Binding contracts must contain an offer, acceptance and consideration

An offer made and accepted becomes legally binding when consideration is exchanged. Promise with care.
by Paula Burkes Published: June 1, 2012

Q&A with Matt Hopkins

Binding contracts must contain offer, acceptance, consideration

Q: What makes a promise legally enforceable?

A: To form a binding contract, a promise must contain three elements — offer, acceptance and consideration. More than one party must be involved. Someone must make an offer and someone else must accept it. If I make a private promise to myself, nobody else has standing to enforce it. But when I declare my promise publicly, I must exercise caution.

Q: Can you provide an example?

A: If I say to my spouse, “I resolve to jog every day this year,” she will see the futility and dismiss it. There is no offer and no acceptance. But if I say to her, “I will exercise daily if you will give up carbonated beverages,” and she takes the bait, I may have a problem. I made an offer. She accepted. If there is consideration for the deal, it becomes a binding contract that at least one of us is doomed to violate.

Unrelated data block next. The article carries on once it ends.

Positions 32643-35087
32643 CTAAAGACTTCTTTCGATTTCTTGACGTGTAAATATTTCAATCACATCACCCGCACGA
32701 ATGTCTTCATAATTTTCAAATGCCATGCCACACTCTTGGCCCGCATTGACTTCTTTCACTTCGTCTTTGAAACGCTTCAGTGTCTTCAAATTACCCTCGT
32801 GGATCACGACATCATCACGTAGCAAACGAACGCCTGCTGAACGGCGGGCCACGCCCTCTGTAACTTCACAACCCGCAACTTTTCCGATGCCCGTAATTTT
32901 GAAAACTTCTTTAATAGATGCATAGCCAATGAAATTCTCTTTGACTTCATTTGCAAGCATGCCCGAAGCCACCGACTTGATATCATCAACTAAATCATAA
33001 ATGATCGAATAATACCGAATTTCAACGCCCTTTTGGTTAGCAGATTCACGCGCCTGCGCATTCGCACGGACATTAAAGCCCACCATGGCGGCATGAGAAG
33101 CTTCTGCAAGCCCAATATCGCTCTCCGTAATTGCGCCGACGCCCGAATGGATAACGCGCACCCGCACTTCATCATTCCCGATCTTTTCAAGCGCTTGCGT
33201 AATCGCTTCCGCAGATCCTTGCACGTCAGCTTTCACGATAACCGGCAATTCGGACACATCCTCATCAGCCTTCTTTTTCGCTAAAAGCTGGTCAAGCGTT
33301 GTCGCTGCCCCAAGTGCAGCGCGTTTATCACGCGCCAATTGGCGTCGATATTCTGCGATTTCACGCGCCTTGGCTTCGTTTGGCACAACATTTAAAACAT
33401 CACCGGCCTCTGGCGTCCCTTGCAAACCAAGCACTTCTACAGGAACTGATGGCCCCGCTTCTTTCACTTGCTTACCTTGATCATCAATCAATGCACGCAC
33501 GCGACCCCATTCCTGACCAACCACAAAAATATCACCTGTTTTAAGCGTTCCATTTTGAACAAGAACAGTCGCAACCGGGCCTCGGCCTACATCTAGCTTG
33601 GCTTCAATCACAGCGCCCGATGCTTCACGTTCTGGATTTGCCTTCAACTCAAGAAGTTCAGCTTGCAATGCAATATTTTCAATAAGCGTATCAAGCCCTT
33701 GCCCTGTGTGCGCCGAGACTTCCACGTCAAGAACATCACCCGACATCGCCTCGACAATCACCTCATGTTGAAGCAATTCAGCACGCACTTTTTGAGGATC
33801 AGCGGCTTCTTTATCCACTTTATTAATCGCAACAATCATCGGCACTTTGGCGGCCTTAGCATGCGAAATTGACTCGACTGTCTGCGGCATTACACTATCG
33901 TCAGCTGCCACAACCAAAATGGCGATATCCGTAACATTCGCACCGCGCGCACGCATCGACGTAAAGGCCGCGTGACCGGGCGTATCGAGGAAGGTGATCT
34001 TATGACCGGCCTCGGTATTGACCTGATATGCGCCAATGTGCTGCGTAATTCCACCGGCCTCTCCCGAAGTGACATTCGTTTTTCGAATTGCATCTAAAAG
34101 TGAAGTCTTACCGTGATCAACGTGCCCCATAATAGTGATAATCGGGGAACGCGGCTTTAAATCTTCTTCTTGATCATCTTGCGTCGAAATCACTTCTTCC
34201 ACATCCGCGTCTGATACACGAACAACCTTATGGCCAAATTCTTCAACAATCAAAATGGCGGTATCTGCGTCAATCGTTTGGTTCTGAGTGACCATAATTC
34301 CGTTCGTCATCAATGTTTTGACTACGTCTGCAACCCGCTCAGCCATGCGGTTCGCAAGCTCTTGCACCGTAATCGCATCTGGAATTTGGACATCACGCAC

Q: What is consideration?

A: Each party must agree to either do something or refrain from doing something as payment. Normally, my wife is free to drink every diet beverage she can stand, and I am free to vegetate at will. So, if she agrees to give up the juice, and I agree to exercise, we have each provided consideration and we have a contract that either of us could, theoretically, enforce in court.

To summarize, an offer made and accepted becomes legally binding when consideration is exchanged. Promise with care.


by Paula Burkes
A 1981 journalism graduate of Oklahoma State University, Paula Burkes has more than 30 years experience writing and editing award-winning material for newspapers and healthcare, educational and telecommunications institutions in Tulsa, Oklahoma...
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